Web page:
# Linear Data Structures in JavaScript

Learn all about linear data structures in JavaScript. Explore time complexities of operations on arrays, sets, maps, stacks, queues, and linked lists.
June 01, 2023JavaScript

Data structures provide us with tools and techniques to store, organize, and manipulate data. Data structures make it easier for the programmer to access and modify data.

JavaScript has primitive and non-primitive data structures. Primitive data structures and data types are native to the programming language. Non-primitive data structures are those that are not defined by the programming language but rather by the programmer.

Primitive JavaScript data structures

• Arrays
• Objects
• Sets
• Maps

Non-primitive JavaScript data structures

• Stacks
• Queues
• Trees
• Graphs

First, we'll take a look at the primitive JavaScript data structures and their time complexities. Then, we'll take a look at the non-primitive JavaScript data structures and their time complexities.

When it comes to the non-primitive data structures, we'll only cover the linear ones in this article. Linear Data Structures are ones where data is stored sequentially. The linear ones are stacks, queues, and linked lists.

## Primitive JavaScript data structures

### Arrays

An array is a linear data structure that stores a collection of elements. JavaScript arrays can hold elements of different types and can dynamically resize. You can perform operations like adding or removing elements, accessing elements by index, and iterating over the array.

const colors = ['red', 'green', 'blue'];
colors.push('yellow'); // Add an element to the end
colors.pop(); // Remove the last element
console.log(colors[colors.length - 1]); // Access the last element
console.log(colors[0]); // Access the first element

#### Big O time complexity of arrays

• Accessing an element by index: O(1).

Accessing an element in an array by its index takes constant time. Arrays provide direct access to elements based on their indices via array[index].

• Inserting or removing an element at the end of the array: O(1).

Adding or removing an element at the end of the array has a constant time complexity. JavaScript arrays are dynamically resizable, so adding or removing elements at the end does not require shifting or resizing the entire array.

JavaScript provides the push and pop methods to insert or remove an element at the end of the array.

• Inserting or removing an element at the beginning or middle of the array: O(n).

Inserting an element at the beginning or middle of the array requires shifting elements to make room and to adjust the array indices of existing array elements. Removing an element at the beginning or middle of the array requires shifting elements to fill the gap that was made by the removal.

Both operations have a linear time complexity. This means that the operation time will increase linearly as the size of the input increases (represented by n).

The JavaScript array methods used for these operations are unshift, shift, and splice.

• Searching for an element: O(n).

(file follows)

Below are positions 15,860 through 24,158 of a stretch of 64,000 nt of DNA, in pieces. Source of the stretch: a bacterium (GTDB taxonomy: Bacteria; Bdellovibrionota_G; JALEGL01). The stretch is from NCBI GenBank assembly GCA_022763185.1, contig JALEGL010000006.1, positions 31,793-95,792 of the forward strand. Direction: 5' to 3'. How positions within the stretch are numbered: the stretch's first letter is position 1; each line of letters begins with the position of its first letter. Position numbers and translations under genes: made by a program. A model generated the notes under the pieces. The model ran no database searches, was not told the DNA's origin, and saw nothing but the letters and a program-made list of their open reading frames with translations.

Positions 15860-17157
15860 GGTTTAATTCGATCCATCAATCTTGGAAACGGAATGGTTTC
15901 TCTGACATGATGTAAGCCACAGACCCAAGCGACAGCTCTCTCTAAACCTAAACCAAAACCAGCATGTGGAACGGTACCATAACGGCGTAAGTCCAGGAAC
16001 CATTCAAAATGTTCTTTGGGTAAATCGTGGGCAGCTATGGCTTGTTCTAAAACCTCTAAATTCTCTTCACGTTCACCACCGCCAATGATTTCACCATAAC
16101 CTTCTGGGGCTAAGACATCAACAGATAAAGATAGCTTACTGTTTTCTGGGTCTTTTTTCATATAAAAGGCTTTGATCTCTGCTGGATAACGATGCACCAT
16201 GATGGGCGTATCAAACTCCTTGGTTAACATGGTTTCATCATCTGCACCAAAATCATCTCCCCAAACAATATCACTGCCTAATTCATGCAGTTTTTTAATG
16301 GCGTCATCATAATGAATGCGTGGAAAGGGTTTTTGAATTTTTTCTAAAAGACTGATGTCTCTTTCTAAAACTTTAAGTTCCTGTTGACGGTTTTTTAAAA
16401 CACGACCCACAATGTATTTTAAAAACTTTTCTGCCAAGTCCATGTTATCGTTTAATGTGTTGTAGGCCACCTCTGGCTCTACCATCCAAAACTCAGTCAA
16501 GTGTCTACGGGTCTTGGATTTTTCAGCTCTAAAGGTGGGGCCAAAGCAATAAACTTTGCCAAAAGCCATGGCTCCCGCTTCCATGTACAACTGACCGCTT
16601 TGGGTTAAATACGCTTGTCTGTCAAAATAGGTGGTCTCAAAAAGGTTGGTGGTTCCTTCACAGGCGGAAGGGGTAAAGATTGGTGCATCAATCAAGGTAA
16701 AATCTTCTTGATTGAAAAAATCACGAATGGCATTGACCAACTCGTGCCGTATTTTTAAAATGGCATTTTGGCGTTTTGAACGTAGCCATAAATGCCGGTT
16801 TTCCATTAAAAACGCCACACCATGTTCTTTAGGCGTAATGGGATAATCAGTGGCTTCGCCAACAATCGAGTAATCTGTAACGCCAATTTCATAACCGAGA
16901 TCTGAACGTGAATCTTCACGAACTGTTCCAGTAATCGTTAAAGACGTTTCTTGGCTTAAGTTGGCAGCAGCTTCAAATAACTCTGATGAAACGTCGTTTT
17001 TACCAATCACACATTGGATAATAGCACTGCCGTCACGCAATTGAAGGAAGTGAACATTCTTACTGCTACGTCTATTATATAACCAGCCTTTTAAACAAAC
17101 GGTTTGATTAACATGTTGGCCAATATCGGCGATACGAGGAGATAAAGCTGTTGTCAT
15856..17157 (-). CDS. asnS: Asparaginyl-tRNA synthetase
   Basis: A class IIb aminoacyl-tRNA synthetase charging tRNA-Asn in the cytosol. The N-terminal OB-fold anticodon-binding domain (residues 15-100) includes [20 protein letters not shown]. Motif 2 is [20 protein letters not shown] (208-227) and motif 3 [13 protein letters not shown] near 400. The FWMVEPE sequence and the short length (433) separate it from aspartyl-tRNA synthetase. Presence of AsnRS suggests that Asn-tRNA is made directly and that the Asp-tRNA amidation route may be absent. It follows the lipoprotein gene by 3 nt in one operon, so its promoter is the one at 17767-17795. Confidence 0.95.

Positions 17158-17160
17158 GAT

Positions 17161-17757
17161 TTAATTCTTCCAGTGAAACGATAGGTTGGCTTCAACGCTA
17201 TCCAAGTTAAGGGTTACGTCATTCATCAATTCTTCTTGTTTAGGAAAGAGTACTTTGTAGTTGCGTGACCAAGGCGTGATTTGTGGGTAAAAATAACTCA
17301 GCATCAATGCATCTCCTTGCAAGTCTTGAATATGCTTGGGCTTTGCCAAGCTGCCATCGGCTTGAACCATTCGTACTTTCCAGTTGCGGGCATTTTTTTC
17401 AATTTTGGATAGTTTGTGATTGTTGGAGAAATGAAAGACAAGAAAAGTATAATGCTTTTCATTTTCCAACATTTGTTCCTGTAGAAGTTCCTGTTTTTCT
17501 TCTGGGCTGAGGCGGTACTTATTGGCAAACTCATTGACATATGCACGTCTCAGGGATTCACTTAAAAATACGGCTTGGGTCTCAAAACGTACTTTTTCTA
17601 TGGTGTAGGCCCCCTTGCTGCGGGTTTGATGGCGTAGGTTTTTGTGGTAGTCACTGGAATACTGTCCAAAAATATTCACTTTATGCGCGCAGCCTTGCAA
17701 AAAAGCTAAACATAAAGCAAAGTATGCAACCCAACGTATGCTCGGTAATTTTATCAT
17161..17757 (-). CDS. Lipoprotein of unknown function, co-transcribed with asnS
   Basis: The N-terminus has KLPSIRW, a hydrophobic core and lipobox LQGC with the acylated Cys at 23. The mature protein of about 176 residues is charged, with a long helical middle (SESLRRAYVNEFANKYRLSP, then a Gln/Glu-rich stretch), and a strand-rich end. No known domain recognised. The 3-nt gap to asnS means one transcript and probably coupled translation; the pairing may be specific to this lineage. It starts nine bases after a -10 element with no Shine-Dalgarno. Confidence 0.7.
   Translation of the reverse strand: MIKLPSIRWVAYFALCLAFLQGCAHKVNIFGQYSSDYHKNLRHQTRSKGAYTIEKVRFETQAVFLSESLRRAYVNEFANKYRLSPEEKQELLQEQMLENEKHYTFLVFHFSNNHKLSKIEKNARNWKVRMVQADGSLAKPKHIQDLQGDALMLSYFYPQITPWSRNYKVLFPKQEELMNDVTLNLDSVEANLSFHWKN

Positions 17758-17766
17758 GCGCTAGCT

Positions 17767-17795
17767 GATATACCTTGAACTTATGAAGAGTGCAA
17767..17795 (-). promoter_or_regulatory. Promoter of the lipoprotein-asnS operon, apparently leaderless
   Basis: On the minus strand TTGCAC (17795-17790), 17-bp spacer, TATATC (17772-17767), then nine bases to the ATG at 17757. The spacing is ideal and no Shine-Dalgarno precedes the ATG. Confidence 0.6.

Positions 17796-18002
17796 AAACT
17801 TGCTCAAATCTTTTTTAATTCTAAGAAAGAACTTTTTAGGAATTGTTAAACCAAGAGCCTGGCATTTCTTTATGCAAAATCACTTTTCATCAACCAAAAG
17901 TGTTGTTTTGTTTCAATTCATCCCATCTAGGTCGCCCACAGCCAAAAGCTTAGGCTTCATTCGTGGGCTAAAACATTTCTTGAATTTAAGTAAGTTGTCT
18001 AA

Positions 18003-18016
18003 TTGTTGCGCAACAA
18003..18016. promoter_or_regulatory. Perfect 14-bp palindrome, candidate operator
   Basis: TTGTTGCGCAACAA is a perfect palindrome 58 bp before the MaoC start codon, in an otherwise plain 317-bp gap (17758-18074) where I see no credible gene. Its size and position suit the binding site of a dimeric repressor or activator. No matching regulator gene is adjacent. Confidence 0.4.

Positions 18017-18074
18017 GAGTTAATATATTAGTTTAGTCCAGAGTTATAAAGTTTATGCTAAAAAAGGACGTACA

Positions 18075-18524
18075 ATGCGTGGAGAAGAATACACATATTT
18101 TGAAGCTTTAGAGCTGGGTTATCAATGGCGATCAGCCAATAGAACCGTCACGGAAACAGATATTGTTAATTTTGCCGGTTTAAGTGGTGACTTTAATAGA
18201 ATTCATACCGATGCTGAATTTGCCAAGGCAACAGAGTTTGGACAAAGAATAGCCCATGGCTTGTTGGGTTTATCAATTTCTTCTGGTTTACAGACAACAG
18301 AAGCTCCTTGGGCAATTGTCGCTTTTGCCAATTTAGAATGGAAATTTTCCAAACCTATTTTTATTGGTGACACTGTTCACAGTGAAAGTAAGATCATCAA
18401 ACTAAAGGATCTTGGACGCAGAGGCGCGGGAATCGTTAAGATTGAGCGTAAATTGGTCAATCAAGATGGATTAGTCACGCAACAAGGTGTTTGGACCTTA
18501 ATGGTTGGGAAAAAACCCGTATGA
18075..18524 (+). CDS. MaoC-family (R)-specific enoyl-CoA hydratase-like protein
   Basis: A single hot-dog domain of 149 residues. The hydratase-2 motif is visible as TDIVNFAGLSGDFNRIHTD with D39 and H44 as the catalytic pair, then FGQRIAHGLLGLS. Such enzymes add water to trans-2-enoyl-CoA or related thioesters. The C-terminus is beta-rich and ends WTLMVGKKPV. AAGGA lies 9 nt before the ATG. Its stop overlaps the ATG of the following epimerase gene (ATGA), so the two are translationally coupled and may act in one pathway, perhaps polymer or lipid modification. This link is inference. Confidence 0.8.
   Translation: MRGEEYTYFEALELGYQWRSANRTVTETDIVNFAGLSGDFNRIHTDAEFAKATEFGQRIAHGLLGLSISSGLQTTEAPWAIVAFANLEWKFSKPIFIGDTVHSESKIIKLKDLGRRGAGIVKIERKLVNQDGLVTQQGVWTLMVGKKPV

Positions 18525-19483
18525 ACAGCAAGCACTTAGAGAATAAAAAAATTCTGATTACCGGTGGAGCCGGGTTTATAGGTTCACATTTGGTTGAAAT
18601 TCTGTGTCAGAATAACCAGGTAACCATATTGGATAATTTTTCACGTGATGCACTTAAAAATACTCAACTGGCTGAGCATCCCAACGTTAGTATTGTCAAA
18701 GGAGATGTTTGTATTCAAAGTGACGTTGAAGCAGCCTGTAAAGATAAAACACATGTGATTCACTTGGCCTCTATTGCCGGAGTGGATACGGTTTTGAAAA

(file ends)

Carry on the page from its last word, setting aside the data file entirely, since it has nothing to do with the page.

Searching for an element in an array requires iterating over the array and comparing each element until a match is found or the end of the array is reached. In the worst case scenario, where the element is not present, or where the element is at the end of the array, it has a linear time complexity of O(n).

The JavaScript array methods used for this operation are indexOf, includes, find, and findIndex.

• Sorting an array: O(n log n).

The built-in sort method in JavaScript uses an optimized version of the Quicksort algorithm. To sort an array of n elements, it has an average time complexity of O(n log n).

### Objects

JavaScript objects are key-value pairs where the keys are strings and the values can be of any type. Objects provide a way to store and retrieve data using descriptive keys.

const gray = {
name: 'gray',
hexCode: '#808080',
webSafe: '#999999',
rgb: '128, 128, 128',
};
console.log(gray.name); // 'gray'
gray.hexCode = '#666666'; // Modify a property

### Sets

A JavaScript Set is a collection of unique elements. Values of any type can be stored in a Set. A Set has methods for adding, removing, and checking the existence of elements. Sets automatically remove duplicate items.

#### Big O time complexity of Sets

Adding an element to a Set using the add method has a constant time complexity.

• Checking the existence of an element:: O(1).

Checking if an element exists in a Set using the has method results in a constant time complexity.

• Removing an element: O(1).

Removing an element from a Set using the delete method has a constant time complexity

### Maps

A JavaScript Map is a collection of key-value pairs. A Map is similar to an object. The difference that Maps have from objects is that they allow any type of key, not just strings. Maps preserve the insertion order of elements, meaning that the order in which elements are added to the Map is maintained. A Map provides methods to add, remove, and retrieve elements.

Keys in a Map are unique, meaning that each key can only exist once within the Map. However, values do not have to be unique. Different keys can be associated with the same value.

const gray = new Map();
gray.set('name', 'gray');
gray.set('hexCode', '#808080');
console.log(gray.get('name')); // 'gray'